1. We are using the iPods on an almost daily basis in content classes--mainly ELA and SS, and Science and will begin using them in Math shortly. We use them mainly to preview a chapter or reading by developing a pod cast with pictures to illustrate the main points of the section or text that students will be reading. We have used the iPods to illustrate an experiment that was addressed on a test in Science.
2. The iPods are being used by all of the students in the content area classes. I (ESL teacher) am creating the pod casts and syncing them onto the iPods, but all of the students Ell and non-Ell have access to the pod cast previews. We have used them primarily with the 7th grade red team, which houses the majority of our Ell's. I have used them with my mixed ESL group, also in a pod casting format so that students could listen and assess each other's spoken word poetry. An Ell student on the 8th grade silver team will be using the iPods to supplement her presentation (she will be presenting Thursday 10/7)--also in the pod cast format--allowing her to participate in an oral presentation while providing a "safe" platform to express herself orally in English. I have used them in my ESL class by syncing bookmarks or songs to preview a piece of literature prior to beginning reading. This has allowed students to gain prior knowledge and successfully complete a KWL chart prior to reading.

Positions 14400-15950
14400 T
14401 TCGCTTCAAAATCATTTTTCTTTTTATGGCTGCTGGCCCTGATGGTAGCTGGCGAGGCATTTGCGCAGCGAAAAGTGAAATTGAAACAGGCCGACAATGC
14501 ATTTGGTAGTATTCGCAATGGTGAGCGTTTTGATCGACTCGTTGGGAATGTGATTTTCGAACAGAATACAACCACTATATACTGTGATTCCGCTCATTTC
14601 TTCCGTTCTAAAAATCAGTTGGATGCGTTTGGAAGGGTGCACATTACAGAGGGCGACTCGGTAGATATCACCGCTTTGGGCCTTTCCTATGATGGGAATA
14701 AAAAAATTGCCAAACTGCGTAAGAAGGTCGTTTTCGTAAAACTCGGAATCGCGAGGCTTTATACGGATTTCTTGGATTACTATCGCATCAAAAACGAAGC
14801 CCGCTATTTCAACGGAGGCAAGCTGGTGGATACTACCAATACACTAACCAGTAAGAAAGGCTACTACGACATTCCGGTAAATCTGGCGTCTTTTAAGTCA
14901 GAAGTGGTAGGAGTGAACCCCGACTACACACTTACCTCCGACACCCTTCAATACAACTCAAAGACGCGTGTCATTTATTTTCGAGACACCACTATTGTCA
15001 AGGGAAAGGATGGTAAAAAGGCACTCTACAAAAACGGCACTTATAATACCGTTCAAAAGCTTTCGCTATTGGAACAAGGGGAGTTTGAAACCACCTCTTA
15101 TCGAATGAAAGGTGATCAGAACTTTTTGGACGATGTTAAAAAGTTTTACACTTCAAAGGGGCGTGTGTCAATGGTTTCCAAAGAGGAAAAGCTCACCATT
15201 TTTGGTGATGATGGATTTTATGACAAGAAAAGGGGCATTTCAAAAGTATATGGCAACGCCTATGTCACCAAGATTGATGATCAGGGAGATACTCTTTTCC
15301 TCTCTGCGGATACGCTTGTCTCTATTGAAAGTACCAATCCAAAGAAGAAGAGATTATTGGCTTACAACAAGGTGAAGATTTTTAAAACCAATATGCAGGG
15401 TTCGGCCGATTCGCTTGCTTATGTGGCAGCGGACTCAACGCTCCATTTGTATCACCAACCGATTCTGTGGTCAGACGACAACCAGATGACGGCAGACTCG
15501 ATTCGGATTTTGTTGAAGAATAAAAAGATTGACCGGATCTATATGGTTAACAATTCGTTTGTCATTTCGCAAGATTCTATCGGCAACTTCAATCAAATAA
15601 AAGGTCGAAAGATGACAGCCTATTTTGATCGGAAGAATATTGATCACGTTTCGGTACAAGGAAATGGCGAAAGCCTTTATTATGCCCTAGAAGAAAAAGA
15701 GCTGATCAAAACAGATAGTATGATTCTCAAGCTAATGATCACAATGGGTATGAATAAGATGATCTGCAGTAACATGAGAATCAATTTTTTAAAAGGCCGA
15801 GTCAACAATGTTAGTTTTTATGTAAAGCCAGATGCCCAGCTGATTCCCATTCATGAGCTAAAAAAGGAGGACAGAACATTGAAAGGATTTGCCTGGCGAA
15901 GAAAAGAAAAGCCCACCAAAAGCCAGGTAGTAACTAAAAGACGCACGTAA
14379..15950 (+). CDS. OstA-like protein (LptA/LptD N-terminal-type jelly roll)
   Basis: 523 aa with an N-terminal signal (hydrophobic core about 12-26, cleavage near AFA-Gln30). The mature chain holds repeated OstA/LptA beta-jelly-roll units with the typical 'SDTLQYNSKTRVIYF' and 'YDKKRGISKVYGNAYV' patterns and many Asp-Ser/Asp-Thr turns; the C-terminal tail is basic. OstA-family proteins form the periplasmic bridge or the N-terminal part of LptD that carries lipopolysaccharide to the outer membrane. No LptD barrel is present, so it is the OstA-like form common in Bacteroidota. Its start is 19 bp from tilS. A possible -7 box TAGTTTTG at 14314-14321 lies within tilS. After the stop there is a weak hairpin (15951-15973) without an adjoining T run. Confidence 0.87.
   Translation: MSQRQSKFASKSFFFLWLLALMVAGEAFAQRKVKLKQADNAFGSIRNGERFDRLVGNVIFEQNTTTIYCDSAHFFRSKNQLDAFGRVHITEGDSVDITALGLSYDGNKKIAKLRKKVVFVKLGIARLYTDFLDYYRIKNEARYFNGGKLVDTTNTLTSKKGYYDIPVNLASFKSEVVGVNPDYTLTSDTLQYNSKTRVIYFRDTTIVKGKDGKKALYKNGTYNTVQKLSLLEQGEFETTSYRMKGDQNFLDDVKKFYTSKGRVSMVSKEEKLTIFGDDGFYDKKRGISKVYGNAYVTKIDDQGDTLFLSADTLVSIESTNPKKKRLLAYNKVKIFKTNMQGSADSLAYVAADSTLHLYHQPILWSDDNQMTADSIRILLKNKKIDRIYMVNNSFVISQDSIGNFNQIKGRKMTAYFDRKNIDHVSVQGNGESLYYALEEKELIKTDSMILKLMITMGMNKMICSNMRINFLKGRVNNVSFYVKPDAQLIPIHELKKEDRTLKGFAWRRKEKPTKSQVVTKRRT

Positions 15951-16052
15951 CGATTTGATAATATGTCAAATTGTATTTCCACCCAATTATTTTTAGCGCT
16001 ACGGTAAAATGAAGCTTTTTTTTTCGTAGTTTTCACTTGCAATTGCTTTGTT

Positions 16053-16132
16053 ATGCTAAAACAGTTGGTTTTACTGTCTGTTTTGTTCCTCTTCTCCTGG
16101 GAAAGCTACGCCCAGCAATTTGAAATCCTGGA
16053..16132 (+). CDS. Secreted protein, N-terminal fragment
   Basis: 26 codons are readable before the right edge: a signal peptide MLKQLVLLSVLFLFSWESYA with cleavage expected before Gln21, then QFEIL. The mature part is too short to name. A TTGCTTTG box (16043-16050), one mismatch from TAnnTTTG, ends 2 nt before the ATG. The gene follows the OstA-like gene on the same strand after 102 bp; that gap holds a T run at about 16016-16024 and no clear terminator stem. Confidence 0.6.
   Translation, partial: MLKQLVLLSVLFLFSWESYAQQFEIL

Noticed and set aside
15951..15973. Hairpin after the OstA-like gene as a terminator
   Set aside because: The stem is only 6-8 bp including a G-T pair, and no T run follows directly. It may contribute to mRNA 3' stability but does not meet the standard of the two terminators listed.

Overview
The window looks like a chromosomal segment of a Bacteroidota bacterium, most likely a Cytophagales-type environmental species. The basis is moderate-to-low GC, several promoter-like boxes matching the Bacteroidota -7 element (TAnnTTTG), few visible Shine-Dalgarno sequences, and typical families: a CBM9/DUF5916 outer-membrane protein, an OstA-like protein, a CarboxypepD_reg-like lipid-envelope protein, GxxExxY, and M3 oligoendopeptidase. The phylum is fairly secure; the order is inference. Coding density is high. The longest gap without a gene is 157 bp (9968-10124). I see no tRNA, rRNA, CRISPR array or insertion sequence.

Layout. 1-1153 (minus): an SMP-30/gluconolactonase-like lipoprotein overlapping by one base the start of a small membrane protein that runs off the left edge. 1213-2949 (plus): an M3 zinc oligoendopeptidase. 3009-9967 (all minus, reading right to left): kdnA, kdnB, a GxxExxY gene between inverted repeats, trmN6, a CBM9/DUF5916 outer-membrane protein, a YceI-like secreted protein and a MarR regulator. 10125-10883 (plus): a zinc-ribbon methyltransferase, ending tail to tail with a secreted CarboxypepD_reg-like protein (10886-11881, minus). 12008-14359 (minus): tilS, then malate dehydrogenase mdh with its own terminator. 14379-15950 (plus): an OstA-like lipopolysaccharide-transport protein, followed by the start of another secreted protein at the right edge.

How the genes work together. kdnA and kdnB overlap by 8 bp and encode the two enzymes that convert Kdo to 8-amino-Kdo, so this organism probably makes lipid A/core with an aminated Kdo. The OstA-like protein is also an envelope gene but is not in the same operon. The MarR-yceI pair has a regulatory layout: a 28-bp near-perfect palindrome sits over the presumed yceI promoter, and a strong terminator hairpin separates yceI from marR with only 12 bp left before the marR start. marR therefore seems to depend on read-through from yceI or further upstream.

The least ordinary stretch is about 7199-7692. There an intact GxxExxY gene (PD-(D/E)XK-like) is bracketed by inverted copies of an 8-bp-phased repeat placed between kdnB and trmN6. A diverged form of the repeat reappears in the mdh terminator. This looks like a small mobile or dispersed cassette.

3. We are mainly using iTunes and the playlists with teacher/student created pod casts.
4. I have subscribed to a few pod casts but have not yet worked them into the curriculum. We will be looking at Math dude in 6th grade Math class (blue team)
5. Yes, as aforementioned we are syncing teacher/student created pod casts to provide chapter and literature previews for students prior to reading.
6. Students are enjoying the use of the iPods, overall comprehension has increased and all students are gaining prior knowledge of the subject before reading or being introduced to a new topic.
7. I'll ask some kids--or record their responses--and send them along--
8. We have kept the use pretty structured to gaining access to the content...I'm sure they'd like to download music from itunes :)
So far we are using the IPodTouches approx 25% of class time with a goal of increasing the use of this technology to 40% of class time.
We have found many uses for these, initially beginning with an orientation by Peter Shields which explored the use of apps already available on the units.
-Clocks: World clocks for students to find and calculate time differences between local and country-of-origin
-Weather: Calculate temp differences (converting from Farenheit to Celcius) between local and country-of-origin
-Maps & Google Maps: Locate present locale and country-of-origin
Other free apps we've been able to obtain while awaiting funds to purchase apps:
-Dictionary.com and Spanish/French/Vietnamese dictionaries and translators to support vocabulary development in both the ELL and core-subject classrooms
-Today in History Lite
-Popular Phrase Origins Lite
-CNN Student News
-American English Pronuncation
-English Through Stories
We've also created Podcasts and downloaded them to Itunes to be shared with classes.
These units will also be used to supplement and modify core-subject lessons which will support the co-teaching model to be implemented this academic year at PHS.